We have been working on exploring the use of activity based computing for guiding the design and development of next generation of tools for supporting software engineering in general and global software engineering in particular. At the same time, we have started work on leveraging cloud computing for the provision of such platforms and tools as a service. Recently, I gave two talks on this topic when I visited PNNL, Richland, Washington State, USA and Software Engineering Centre at Chalmers University of Technology in Gothenburg, Sweden. The slides of the talks are here: ActivityTheory-CloudComputing-GSE-pdf. The details on this work can be found in the papers that Paolo Tell, Aufeef Chauhan, and I have written. ABC4GSD is driven through Paolo Tell’s PhD research and Tool as a Service (TaaS) work is being carried out through Aufeef Chauhan’s PhD work. The abstract of my talk is here:
Global Software Development (GSD) has become an established paradigm of developing software. One of the most important prerequisites of successfully supporting GSD projects is the provision of appropriate tooling support. Several hundreds of tools have been developed to support GSD. However, a large majority of them are based on the principles of the desktop metaphor, which has well-known limitations. Moreover, variations in tools available/used by different GSD teams can also pose challenges. We assert that the Activity Theory and Cloud Computing can be leveraged to overcome many of the challenges characterized by the desktop metaphor and tools variations. The activity theory can provide the theoretical foundation for designing the next generation of GSD tools and cloud computing can provide the technological support for providing those Tool as a Service (TaaS) to address the tools variation challenges.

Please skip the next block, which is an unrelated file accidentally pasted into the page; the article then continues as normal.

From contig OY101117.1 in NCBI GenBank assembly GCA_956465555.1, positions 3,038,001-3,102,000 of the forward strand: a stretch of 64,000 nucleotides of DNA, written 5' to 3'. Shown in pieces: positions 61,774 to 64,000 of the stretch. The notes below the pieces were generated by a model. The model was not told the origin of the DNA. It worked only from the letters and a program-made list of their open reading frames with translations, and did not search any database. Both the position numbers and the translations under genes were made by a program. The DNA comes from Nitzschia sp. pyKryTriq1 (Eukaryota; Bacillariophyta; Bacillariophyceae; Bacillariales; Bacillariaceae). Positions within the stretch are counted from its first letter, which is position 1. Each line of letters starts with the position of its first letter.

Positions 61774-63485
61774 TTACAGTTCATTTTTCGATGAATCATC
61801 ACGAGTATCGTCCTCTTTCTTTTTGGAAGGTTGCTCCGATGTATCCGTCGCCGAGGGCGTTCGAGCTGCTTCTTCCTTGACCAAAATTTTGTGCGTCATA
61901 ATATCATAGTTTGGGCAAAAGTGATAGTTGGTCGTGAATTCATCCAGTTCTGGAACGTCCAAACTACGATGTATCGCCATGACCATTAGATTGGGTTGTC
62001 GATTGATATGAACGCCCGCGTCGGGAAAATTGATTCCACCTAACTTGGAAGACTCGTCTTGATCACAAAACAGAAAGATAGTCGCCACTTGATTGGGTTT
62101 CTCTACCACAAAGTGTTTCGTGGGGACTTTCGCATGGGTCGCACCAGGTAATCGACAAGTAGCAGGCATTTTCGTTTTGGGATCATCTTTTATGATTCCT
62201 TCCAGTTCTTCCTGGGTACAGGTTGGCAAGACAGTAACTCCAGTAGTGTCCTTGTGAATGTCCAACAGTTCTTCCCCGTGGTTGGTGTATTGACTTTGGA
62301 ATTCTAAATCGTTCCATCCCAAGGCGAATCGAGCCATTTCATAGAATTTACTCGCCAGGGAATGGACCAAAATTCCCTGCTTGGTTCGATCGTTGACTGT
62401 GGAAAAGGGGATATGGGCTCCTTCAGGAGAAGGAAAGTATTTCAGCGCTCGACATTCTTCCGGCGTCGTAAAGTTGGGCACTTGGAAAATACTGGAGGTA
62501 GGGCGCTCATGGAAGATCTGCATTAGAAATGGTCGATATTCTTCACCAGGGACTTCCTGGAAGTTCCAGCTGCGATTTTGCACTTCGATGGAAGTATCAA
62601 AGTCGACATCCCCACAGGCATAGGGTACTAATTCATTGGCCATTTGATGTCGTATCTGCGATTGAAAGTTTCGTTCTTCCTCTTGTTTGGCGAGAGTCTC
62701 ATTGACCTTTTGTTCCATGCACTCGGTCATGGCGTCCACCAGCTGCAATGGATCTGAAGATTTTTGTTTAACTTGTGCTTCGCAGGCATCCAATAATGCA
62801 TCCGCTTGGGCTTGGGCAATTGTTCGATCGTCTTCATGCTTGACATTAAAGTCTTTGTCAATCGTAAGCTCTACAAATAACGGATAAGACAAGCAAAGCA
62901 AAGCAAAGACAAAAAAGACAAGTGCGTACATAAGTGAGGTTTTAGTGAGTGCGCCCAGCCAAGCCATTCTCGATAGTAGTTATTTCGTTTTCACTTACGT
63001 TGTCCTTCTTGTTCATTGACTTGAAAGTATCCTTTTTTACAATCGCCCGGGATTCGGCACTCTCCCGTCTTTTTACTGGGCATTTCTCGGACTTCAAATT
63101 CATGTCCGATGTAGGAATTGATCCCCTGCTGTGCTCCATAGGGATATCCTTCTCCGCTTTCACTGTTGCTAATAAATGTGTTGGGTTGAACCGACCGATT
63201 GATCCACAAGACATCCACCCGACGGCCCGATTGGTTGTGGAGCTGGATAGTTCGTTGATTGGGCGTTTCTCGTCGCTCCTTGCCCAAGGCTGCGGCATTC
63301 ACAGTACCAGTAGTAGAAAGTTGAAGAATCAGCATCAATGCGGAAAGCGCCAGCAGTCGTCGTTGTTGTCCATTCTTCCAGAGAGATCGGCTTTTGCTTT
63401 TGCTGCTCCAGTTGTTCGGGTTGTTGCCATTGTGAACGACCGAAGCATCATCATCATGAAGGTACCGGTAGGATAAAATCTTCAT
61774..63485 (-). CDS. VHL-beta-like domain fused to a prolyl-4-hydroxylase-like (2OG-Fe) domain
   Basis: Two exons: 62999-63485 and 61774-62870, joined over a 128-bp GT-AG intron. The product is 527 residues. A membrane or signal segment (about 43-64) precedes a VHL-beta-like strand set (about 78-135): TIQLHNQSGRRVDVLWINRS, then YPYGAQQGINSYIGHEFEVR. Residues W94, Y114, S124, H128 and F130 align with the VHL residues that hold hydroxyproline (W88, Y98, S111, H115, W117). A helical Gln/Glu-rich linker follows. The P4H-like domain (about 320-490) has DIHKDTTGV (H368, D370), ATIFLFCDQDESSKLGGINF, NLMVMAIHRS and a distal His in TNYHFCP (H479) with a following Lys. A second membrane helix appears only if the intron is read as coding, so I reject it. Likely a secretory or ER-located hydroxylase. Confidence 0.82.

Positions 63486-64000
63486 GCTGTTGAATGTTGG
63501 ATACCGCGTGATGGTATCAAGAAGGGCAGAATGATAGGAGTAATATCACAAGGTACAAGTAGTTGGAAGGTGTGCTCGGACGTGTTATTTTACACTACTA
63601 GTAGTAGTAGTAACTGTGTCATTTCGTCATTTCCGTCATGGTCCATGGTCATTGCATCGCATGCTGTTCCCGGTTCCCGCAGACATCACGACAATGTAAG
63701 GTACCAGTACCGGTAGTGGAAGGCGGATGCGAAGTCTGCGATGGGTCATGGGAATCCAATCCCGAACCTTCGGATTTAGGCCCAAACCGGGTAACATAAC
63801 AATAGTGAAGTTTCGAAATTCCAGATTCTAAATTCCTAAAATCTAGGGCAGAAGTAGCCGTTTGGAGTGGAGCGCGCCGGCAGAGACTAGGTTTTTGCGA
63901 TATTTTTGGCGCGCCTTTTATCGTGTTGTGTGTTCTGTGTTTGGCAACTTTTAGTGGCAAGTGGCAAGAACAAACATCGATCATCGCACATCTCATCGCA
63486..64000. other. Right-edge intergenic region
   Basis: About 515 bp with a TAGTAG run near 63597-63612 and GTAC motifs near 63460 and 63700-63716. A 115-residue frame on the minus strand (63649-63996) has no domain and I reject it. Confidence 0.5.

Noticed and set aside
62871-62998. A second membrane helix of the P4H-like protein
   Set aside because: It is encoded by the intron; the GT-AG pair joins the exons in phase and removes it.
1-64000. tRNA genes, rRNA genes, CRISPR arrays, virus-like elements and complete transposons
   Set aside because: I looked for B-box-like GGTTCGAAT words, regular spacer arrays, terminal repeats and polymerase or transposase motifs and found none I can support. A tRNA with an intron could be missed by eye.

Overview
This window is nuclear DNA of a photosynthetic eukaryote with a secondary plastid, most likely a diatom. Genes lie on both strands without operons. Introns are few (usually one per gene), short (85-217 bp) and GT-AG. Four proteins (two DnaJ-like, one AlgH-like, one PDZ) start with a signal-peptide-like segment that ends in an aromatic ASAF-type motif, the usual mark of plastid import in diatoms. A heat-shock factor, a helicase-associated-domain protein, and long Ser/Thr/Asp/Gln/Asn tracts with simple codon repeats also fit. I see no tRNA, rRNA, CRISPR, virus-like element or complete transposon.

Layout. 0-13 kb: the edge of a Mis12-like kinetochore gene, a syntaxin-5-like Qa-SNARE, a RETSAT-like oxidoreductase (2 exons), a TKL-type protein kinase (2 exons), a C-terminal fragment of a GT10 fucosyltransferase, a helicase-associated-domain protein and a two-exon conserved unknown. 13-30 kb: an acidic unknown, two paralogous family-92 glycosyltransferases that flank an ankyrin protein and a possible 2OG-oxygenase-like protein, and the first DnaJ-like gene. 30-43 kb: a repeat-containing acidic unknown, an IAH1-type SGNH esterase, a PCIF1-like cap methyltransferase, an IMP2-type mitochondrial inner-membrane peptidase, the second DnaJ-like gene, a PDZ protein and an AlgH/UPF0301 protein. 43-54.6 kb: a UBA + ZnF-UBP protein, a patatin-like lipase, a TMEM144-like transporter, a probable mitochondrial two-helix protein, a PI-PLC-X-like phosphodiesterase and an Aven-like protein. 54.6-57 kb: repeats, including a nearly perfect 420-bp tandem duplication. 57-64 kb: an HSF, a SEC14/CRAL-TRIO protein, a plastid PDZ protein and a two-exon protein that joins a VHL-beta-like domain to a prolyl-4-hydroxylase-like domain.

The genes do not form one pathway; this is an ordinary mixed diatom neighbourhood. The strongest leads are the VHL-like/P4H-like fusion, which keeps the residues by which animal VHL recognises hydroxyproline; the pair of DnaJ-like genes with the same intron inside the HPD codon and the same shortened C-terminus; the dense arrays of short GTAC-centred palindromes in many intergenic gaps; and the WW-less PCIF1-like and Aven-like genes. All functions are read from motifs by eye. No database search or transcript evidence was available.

In this talk, I’ll describe how the fundamental concepts of the activity theory can be leveraged for building an activity-based tooling infrastructure for GSE. I’ll briefly touch upon some aspect of a proof-of-concept prototype infrastructure that we have been incrementally designing and building. Then I’ll highlight the potential benefits of making this kind of infrastructure and other tools available as TaaS. I’ll also present a set of architectural requirements for a cloud infrastructure for providing TaaS and a set of potential architectural solutions to achieve the key architectural requirements. Finally, I’ll share the future directions of our research for leveraging the activity-based computing and cloud computing for supporting GSE teams.